The following command creates a compressed archive from the specified folder

#> tar czf filename.tar.gz FolderToArchive

Note that this creates the archive without interaction on the screen, so if you wish to see what is happening, useful when you archiving large folders. Then optionally use the v (verbose) switch.

#> tar czfv filename.tar.gz FolderToArchive

In order to unexpand the archive file we need to use a different set of parameters.

#> tar xvfz filename.tar.gz

If you wish to expand to a specific folder you can use the -C option to expand to a different target folder. Note the C is upper case and is case sensitive.

#> tar xvfz filename.tar.gz -C FilePath

The other options are x = Extract files, v = Verbose mode, f = read or write from/to specified file, z = Use Gun Zip compression, c = Create. There are a host of other options as this tool is big and complex, so click on the apple logo for more complete list of options. I have chosen a few of the more popular to show how the command works.




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SPLIT FILE TOOL

To split a file into multi parts in order to post online is quite useful. The command that does that is called "split" and this has a number of options.

The following command will split the file into 50m chunks the with a filename of FileName_split_[aaa] for the first file, and FileName_split_[aab] for the second file.

#> split -a 3 -b 50m FileName Filename_split_

The Switches above are "a" (suffix) number of characters used for the suffix, in the sample this is 3, this will create suffix starting with "aaa" for the first part, "aab" for the next one, "aac" after that and so on until "zzz" was reached after which the command would fail if more parts are required. The use of 3 letters for the suffix would allow up to a maximum of 263 (twenty-six cubed). That's a lot of parts and should be enough for most peoples requirements.

The other switch above is "b" (byte count), this is the size for each part, with an optional letter after the size to state if it is line (l) text files only, Kilobyte (k), or Megabyte (m) which follows the size. So the full option would be -b 50m = 50 megabytes for the split size. Each file would be the same 50 megabytes except for the last part created which would be the remainder of the file.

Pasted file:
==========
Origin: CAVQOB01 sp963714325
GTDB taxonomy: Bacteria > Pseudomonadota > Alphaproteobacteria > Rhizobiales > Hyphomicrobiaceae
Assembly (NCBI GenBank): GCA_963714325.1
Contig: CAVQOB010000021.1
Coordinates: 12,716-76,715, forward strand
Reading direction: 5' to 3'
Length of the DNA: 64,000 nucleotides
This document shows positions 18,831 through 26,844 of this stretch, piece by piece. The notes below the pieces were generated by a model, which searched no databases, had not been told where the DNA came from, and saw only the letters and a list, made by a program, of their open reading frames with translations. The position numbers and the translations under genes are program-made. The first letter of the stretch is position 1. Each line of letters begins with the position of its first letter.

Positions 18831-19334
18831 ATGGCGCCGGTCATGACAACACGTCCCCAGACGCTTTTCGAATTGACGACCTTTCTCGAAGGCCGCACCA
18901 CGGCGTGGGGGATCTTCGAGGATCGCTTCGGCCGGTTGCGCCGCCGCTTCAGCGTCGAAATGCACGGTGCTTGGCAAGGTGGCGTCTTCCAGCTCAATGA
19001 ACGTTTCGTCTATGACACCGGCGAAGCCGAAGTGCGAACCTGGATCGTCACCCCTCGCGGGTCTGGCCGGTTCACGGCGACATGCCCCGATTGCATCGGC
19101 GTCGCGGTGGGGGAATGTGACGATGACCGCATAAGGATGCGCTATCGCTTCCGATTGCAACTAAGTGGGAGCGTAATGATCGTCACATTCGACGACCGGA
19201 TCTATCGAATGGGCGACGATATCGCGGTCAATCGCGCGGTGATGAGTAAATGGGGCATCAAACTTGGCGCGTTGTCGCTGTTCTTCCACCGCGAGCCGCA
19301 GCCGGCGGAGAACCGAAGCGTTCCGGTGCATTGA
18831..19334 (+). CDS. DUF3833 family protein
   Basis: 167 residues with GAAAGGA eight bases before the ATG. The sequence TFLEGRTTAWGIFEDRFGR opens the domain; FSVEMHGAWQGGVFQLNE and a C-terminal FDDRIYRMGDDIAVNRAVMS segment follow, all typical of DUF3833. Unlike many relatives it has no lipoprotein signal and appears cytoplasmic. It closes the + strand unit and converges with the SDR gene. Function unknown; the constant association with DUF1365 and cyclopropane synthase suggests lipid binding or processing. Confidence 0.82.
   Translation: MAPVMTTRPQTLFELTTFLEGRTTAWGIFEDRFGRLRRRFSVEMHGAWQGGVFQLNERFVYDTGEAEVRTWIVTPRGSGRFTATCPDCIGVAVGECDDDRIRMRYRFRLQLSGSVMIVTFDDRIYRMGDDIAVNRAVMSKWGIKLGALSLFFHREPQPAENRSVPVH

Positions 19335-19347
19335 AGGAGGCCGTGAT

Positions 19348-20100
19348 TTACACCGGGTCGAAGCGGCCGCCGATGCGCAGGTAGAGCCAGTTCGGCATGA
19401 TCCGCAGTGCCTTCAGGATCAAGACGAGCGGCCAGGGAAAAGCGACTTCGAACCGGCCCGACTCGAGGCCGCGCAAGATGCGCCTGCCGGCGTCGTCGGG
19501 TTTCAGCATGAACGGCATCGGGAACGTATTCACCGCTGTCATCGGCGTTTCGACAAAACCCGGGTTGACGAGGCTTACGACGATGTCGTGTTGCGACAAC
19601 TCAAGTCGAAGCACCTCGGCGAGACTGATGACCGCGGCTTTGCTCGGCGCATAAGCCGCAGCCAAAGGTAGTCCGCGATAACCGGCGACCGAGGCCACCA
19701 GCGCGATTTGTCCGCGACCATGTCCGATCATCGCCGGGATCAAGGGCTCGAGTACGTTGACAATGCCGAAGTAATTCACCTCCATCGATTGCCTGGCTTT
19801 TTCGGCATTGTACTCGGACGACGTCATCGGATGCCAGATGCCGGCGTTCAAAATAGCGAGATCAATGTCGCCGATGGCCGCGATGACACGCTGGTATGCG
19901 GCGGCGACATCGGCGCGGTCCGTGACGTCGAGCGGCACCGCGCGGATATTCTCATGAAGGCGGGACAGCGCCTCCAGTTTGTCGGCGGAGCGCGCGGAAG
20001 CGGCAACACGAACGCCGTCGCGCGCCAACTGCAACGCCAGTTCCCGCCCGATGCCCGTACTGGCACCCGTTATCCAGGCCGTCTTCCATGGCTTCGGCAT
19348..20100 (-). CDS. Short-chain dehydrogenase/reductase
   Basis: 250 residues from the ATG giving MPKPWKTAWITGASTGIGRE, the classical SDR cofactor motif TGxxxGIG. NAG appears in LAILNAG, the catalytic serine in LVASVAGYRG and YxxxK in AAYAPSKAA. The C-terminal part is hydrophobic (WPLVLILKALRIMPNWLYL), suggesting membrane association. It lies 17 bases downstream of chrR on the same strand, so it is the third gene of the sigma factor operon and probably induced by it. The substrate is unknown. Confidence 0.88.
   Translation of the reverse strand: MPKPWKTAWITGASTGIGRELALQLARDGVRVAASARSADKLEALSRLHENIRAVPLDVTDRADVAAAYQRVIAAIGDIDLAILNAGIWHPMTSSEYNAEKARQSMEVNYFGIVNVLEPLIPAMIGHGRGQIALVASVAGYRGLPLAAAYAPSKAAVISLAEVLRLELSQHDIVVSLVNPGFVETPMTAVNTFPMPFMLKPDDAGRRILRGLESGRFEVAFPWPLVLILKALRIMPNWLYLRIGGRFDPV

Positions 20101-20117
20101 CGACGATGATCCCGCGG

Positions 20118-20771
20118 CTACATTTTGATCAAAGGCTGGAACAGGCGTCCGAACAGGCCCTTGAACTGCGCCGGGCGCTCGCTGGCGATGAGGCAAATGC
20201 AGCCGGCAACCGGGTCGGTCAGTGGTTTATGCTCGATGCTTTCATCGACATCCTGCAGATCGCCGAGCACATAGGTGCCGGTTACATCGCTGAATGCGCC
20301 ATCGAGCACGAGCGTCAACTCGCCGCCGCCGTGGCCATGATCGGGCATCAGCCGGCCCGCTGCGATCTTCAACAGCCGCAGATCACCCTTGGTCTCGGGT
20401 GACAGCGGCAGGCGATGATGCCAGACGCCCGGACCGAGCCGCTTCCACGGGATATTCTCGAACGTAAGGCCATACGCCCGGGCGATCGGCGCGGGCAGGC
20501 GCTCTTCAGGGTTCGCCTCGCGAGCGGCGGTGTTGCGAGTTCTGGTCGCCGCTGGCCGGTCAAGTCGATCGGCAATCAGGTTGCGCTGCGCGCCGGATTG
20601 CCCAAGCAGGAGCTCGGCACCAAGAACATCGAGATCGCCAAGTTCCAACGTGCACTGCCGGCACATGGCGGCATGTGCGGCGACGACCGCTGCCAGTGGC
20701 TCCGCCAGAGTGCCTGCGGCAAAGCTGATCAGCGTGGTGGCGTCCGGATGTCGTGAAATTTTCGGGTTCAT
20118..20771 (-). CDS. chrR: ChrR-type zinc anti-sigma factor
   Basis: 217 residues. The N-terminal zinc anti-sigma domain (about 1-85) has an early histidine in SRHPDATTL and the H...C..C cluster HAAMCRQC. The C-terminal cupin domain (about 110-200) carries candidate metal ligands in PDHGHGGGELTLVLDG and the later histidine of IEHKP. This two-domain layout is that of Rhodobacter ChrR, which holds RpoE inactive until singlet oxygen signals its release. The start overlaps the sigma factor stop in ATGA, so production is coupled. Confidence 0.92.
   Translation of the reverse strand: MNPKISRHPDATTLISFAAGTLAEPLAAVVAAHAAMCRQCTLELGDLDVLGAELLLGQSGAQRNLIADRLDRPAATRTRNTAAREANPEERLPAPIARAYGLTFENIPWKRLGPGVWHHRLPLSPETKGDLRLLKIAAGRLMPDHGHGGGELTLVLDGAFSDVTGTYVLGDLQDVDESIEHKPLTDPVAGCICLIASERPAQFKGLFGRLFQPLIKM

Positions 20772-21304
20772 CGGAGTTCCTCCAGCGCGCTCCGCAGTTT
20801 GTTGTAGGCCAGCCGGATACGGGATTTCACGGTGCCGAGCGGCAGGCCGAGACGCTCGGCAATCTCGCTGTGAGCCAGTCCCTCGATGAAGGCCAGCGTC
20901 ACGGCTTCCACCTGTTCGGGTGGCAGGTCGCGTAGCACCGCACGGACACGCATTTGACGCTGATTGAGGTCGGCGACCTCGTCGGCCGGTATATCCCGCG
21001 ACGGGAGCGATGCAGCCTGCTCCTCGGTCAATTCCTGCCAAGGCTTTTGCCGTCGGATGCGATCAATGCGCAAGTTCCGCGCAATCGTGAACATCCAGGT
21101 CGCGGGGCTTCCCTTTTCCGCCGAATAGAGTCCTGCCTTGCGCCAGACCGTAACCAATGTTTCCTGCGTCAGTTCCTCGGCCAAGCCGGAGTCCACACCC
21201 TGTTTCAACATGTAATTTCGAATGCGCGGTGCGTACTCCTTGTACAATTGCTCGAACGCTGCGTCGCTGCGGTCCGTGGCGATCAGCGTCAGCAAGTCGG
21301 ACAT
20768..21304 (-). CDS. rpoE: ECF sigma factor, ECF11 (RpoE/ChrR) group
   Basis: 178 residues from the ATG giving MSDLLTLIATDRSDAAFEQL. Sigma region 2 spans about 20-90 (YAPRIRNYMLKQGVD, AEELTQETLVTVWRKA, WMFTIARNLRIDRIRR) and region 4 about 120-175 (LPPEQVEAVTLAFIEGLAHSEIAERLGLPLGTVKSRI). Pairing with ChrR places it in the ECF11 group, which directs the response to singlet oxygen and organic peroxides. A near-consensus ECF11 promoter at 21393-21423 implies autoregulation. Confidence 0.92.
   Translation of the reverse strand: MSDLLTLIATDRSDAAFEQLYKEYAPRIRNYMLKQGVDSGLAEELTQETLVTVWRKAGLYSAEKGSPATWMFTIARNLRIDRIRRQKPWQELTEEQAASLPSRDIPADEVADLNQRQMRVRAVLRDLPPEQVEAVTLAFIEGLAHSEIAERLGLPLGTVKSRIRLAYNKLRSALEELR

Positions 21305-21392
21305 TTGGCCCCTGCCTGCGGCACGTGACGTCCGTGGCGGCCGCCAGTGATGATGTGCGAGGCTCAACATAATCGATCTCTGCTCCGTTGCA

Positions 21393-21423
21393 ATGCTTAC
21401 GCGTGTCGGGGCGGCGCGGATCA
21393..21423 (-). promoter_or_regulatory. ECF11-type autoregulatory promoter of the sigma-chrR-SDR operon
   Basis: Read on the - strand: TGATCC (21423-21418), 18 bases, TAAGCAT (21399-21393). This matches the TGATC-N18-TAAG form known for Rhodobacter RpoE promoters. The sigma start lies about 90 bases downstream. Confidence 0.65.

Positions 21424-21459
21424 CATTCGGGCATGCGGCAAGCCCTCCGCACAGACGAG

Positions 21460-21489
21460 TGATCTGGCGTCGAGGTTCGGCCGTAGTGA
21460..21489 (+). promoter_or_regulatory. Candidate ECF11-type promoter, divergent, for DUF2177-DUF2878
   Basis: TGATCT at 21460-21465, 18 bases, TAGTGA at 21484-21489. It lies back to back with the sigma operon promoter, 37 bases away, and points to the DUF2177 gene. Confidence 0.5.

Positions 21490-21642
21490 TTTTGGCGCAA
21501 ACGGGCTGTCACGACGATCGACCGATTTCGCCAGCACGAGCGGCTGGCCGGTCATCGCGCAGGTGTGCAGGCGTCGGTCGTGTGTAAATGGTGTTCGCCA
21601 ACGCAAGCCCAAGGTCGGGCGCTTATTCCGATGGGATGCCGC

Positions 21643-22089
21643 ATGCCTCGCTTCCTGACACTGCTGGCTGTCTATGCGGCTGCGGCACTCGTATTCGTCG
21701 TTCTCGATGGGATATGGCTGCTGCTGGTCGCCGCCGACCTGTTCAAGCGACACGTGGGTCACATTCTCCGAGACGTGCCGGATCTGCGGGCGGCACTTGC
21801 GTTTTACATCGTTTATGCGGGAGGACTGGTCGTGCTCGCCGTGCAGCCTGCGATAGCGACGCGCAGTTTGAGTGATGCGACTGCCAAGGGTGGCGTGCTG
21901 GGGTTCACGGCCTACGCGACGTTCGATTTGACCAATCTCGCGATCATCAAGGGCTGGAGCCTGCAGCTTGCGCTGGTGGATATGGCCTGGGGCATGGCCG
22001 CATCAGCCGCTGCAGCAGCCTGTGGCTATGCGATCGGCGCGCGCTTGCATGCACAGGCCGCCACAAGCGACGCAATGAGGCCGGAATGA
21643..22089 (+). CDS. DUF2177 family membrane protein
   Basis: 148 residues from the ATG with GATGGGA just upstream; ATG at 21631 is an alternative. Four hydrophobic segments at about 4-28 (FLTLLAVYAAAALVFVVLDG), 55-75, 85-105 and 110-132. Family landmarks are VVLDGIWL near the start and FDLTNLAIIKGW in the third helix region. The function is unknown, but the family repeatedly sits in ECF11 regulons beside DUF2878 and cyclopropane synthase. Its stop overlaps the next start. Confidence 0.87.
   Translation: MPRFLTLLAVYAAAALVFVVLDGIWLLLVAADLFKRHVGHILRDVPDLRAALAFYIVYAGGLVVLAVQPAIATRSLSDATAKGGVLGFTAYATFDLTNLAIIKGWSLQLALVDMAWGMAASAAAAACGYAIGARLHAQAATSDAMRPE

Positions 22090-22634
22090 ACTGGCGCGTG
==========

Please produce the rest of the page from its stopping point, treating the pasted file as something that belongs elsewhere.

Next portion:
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CONCATENATE FILE TOOL

In order to join up the files again it is required to run the "cat" command. This should be run in the same folder as the split files, otherwise you will have to be specific about the paths within the command parameters.

The following command will join all the files starting with FileName1_ and the suffix are combined using the wildcard * (multi charter selection). All these files will be combined to create a new file specified as FileName2 in the command line.

#> cat FileName1_* > FileName2




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VERBOSE MODE

To Switch Boot mode to verbose mode on a permeant basis can be achieved by change the NVRAM pramaters. This is done by using the command line, as directed below.

Switch Verbose Mode on

#> sudo nvram boot-args="-v"

To turn off again

#> sudo nvram boot-args=




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SINGLE USER MODE

To Switch Boot mode to single user mode on a permeant basis can be achieved by change the NVRAM pramaters. This is done by using the command line, as directed below.

Switch Single User Mode on

#> sudo nvram boot-args="-s"

To turn off again

#> sudo nvram boot-args=




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REMOVE ENTRIES FROM THE SSH KNOWN HOSTS FILE

The SSH Known Hosts file is contained in a hidden folder called ".ssh" it is located in the user home folder. it contains a file called "known_hosts"

First off, you need to use Terminal to copy the known_hosts file so you have a backup to go back to if things go wrong. Note that there is also a file called "known_hosts.old" this file is automatically generated, when the ssh-keygen command is run, however this file is overwritten each time it is used so to get a point-in-time backup copy the file with a number tag on the end as a 2nd copy. Replace the xx with the next number in the list. You will need to run a LD command to note the next number to use.

#> cd ~/.ssh
#> ls -a
#> cp known_hosts known_hosts_xx

In order to remove entries from this file use a command called "ssh-keygen". Please replace the domain-name with the actual domain name of the site or server you wish to remove.

#> ssh-keygen -R domain-name




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MOUNT THE SERVER HARD DISK

First check the disk partition table by using diskutil command with the list switch.

#> diskutil list

Use the following command to mount the Server HD

#> diskutil mount /dev/disk1s2